Pasture Management of Acer seedlings in the prevention of atypical myopathy (sycamore poisoning) from hypoglycin A (HGA) toxin in horses
Article courtesy of Professor Meriel Moore-Colyer BSc (Hons), PhD, RAnimSci, BHSII of Equine Nutrition Research and Consultancy.
Atypical myopathy in horses is particularly prevalent in autumn and spring and is a result of consumption of sycamore (Acer pseudoplantus) seeds and saplings. In the autumn the seeds fall onto the pasture and are readily eaten by horses, particularly if grass is in short supply. Seed-spread can be wide as the ‘helicopter’ shape allows them to float quite a distance in the wind, so a large area of your paddock could be contaminated with seeds. In the spring the seeds that have fallen in the autumn produce saplings, and there can be copious amounts of these, which your horse will eat if grass is not readily available. Atypical myopathy is to be avoided at all costs, so here are a few management tips to help you deal with sycamore seeds and saplings.
- Restrict time at pasture to less tan 6 hours, this should avoid ‘gorging’ on the seeds and saplings
- If grass is in short supply feed some additional forage at pasture
- Fence-off the contaminated area with electric fencing
- Move horses to another paddock
– seeds and saplings must be removed from the paddock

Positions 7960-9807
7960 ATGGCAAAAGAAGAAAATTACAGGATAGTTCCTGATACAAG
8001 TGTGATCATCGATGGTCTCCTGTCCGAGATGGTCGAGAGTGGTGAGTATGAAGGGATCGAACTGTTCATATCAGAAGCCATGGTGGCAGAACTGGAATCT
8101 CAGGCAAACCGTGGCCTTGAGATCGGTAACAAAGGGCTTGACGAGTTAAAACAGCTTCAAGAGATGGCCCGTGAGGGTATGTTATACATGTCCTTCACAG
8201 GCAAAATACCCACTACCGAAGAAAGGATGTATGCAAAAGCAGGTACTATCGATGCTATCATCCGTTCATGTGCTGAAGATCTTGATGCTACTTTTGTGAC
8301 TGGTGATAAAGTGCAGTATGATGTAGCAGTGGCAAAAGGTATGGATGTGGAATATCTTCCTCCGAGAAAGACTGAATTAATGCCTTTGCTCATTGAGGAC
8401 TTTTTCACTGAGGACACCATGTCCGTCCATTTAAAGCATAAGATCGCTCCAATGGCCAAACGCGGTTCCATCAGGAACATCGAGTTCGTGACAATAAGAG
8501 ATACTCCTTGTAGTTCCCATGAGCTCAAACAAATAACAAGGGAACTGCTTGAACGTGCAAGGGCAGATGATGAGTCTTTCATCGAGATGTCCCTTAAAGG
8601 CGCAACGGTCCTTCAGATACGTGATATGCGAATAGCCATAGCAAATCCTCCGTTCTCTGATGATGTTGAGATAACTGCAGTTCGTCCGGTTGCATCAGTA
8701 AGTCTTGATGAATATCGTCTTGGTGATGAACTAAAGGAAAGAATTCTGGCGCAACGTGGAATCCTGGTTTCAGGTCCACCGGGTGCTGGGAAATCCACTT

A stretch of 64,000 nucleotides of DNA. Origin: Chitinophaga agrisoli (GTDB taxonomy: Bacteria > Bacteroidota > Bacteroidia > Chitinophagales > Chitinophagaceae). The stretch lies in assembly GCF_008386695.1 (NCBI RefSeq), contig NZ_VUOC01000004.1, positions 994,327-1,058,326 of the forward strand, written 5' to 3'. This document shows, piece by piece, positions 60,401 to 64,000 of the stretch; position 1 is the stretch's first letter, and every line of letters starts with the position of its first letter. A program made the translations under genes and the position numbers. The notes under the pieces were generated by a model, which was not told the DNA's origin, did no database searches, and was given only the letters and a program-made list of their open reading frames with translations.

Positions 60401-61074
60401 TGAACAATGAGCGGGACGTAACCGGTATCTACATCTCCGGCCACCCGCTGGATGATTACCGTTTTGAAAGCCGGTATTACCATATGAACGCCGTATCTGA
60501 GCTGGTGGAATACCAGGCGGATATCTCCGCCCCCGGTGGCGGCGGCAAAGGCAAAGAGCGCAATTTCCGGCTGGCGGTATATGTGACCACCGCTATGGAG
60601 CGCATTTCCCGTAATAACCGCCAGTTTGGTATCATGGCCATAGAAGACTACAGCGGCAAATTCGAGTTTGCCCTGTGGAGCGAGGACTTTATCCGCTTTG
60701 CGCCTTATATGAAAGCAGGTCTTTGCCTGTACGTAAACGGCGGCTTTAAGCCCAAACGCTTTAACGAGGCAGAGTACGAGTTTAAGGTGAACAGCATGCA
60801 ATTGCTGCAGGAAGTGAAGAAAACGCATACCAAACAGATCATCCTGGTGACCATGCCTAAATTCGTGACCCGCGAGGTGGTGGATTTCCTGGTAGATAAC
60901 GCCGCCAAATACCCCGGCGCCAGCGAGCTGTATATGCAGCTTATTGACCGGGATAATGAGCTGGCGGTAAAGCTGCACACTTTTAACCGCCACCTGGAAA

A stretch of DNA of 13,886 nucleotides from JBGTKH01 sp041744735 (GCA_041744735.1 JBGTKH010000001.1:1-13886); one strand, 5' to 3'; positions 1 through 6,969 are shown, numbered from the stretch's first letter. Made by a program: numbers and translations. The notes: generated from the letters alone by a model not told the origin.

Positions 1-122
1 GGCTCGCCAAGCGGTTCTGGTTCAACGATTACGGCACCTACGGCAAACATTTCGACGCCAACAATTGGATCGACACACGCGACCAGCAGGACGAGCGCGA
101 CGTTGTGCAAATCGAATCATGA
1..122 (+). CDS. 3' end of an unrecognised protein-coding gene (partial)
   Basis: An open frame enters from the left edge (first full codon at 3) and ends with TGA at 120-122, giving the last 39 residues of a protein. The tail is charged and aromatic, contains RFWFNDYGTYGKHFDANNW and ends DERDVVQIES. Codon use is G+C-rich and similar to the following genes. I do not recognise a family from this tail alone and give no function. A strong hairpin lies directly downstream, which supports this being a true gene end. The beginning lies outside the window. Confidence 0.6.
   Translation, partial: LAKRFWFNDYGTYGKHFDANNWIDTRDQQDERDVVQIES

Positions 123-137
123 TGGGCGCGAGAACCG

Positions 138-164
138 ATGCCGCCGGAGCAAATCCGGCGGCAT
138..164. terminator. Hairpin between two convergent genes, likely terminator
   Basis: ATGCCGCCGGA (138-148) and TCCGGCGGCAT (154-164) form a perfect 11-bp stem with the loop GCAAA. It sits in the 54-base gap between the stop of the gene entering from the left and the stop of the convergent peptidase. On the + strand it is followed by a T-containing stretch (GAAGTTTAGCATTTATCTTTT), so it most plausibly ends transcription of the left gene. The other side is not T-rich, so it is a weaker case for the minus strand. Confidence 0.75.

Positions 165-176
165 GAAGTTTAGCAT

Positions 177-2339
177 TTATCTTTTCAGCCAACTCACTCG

- In autumn rake-up or use a lawn-mower to pick up the seeds. Do not dispose of them on the muck heap as dead seeds are also poisonous. A muck-collector / grass collection box, particularly those with rotating brushes should also lift the seeds as long as the grass is not too long.
- Effective removal of seeds in the autumn should minimise the growth of saplings in the spring
- In spring saplings should be removed completely from the paddock. Small numbers of saplings can be pulled by hand. Remember not to leave the pulled plants on the pasture as even dead saplings contain toxic amounts of HGA. Larger areas can be cleaned-up using a lawn mower. If the seed has spread more extensively across the paddock then a forage harvester is the best way to remove the saplings from the site.
Using chemical sprays to kill saplings
- Spot-spraying using a nap-sac sprayer with SBK Brushwood killer will kill the saplings. Larger areas are best tackled with a tractor-mounted sprayer. If you have NPTC sprayer qualifications then Grazon Pro and Doxstar are very effective. Some chemicals work best in combination with others e.g., Envy and Grazon; dose rates will be supplied by the manufacturer. Spraying should be done when the saplings are actively growing.
- Once the saplings have died they must be removed from the paddock.
- Post-spraying the pasture should be left for 6 weeks before stock are returned (provided saplings have been lifted). While the grass will be safe after 6 weeks, if the dead saplings are still on the pasture you still have the potential problem of toxicity.
- Remove Sycamore trees from around the paddocks. Sycamore is not a native tree to UK so re-planting with native tree species would be best. Please note the following trees are also potentially poisonous: Oak (acorns) Red Maple (leaves); Boxelder (seeds and seedlings); Horse Chestnut (fruit, when consumption is high); Cherry tree (seeds and leaves)
- Pasture contaminated with sycamore saplings should not be used for forage conservation. Toxin levels in grass contaminated with saplings has dangerous levels of HGA, even after 8 months of storage.